Owned by Madison businessman John L. Black Jr., Courthouse Racquet and Fitness includes four fully owned fitness centers in Brandon, Byram, Flowood and north Jackson as well as leased facilities in Madison and downtown Jackson.
UMMC will spend approximately $9.2 million for the Courthouse, which is the amount of debt carried by the business. However, as part of the broader agreement, Mr. Black will make a $4.8 million gift to UMMC by year-end. He will make additional $500,000 gifts annually over the next 10 years, for a total of $5 million.
UMMC plans to operate the centers as an integral part of the health-care continuum, recognizing that adequate exercise and proper nutrition are a cornerstone of good health and disease prevention.
“This is really about our mission to achieve a healthier Mississippi,” said Dr. James E. Keeton, vice chancellor for health affairs and dean of the School of Medicine. “We can treat people once they get sick, but that’s only half the job. We also have to encourage them to be healthy and stay healthy. That’s been a gap in what we can offer. We’re grateful to John Black for enabling us to do this.”
Keeton added that it’s important that trainees in UMMC’s six health professions schools be exposed to this wellness model as part of their training.
The board also approved UMMC’s agreement with Power Wellness Management, LLC, to manage the six facilities. In the five-year contract, UMMC will pay Power $144,000 per year as a base management fee. In addition, Power will be eligible to receive an incentive fee based on financial performance.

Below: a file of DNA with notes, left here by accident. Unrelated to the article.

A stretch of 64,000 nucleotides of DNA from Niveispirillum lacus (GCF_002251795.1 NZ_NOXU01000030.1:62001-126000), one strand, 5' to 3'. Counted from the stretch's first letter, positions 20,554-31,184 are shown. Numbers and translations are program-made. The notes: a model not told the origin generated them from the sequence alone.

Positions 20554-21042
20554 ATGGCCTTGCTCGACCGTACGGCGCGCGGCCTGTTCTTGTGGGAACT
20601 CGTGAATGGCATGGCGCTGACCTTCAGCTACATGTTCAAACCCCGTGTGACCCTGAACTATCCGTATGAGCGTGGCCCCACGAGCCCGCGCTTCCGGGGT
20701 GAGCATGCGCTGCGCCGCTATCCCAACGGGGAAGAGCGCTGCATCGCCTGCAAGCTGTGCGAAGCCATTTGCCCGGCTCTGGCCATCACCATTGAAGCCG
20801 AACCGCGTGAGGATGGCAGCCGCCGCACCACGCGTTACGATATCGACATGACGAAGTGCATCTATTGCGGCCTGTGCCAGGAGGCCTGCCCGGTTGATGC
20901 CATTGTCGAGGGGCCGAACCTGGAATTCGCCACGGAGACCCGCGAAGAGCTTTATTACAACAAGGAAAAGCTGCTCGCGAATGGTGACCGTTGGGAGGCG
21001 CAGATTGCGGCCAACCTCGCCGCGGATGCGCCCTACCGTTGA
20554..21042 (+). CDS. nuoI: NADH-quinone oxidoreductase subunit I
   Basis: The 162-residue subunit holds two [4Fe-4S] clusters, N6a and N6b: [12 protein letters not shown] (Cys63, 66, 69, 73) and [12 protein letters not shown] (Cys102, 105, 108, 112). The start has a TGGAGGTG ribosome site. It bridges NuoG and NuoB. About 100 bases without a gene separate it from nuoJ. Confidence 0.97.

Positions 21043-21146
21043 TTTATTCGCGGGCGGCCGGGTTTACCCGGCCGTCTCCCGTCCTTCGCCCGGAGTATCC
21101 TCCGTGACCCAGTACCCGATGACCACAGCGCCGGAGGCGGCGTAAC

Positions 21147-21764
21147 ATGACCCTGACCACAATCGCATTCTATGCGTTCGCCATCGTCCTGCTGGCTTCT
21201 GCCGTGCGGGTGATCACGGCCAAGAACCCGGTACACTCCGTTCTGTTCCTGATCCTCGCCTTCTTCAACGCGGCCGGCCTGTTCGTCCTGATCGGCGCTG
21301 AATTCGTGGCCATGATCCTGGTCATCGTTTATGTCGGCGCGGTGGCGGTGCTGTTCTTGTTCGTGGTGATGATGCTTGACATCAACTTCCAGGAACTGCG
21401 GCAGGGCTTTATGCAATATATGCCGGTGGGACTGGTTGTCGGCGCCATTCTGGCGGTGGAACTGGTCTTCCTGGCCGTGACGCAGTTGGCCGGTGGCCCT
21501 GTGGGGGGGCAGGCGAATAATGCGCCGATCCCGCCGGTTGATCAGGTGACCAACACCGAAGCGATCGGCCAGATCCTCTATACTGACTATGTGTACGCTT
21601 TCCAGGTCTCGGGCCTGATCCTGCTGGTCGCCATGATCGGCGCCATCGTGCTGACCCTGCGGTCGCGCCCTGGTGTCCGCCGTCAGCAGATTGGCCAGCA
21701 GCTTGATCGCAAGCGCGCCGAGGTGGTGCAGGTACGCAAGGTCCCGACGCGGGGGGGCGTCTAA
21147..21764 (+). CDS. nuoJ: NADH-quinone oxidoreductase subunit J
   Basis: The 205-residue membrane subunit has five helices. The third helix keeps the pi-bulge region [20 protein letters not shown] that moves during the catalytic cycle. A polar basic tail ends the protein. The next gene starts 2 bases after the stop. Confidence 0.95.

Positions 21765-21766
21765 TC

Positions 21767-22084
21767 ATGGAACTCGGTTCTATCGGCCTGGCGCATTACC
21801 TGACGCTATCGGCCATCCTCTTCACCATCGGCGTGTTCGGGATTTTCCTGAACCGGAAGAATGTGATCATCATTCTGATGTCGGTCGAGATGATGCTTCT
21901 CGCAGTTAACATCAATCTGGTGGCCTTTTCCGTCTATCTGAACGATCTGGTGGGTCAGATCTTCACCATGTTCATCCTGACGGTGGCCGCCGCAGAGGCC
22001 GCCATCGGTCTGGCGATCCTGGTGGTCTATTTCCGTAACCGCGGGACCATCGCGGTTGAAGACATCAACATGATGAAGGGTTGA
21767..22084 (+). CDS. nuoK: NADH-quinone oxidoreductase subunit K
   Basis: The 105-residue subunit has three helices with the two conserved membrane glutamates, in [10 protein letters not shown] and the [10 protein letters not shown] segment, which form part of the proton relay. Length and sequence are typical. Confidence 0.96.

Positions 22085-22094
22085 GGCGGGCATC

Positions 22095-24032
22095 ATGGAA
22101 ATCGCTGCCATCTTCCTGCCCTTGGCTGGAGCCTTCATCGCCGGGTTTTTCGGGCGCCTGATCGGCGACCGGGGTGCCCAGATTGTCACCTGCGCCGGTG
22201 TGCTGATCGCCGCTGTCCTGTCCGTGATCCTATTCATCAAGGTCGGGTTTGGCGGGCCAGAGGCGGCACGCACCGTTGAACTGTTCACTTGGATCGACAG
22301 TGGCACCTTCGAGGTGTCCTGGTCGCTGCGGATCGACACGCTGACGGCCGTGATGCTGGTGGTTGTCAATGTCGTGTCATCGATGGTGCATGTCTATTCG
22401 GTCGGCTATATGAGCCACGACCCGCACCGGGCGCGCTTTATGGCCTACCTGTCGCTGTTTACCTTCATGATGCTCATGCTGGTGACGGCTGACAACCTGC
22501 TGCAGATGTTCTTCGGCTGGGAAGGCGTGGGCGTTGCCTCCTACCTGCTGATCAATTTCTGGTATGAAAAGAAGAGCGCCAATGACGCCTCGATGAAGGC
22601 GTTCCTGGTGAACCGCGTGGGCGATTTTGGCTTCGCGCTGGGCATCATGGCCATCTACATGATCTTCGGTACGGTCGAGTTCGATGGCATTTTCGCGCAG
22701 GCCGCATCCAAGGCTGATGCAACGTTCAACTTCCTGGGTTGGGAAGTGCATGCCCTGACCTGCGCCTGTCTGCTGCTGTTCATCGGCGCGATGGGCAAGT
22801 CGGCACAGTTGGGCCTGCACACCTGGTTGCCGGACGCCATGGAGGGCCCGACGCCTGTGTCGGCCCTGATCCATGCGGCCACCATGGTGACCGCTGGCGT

Current Courthouse employees will become employees of Power Wellness Management and the number of staff is expected to increase in the first year to implement the wellness model.
Power is a Chicago-area firm that partners with hospitals and health-care systems to create, develop and operate medically integrated wellness centers. Among their academic medical center clients are Loyola University and Rush University Medical Center, both in Chicago.
UMMC expects to invest about $1.3 million in upgrades to the facilities during the first year of ownership. Based on financial projections, the business is expected to operate at a loss for 2015 and to produce excess revenue over expenses in subsequent years.
The appraised value of the four owned Courthouse properties, based on the average of two appraisals, is $10,545,000.
Mr. Black, through his Lexington Foundation, has previously partnered with UMMC on a program to enhance Medical Center employees’ health and fitness status. The “Get Healthy” program offers free family memberships to the Courthouse and access to personal trainers to 40 employees over 12 weeks. The program has been in place since 2011 and engaged more than 400 UMMC employees.
Keeton said he was impressed by Mr. Black’s philanthropic spirit.
“It’s nice to think that people who have been successful in life care enough about Mississippi to do things like this,” he said.
Here is what is intriguing. UMMC renovated the downtown location since the purchase. The Lakeland Drive location has been left to wither on the vine. Guess which one was shut down by UMMC?
Keep in mind that the Courthouses no longer pay property taxes since they were purchased by the government.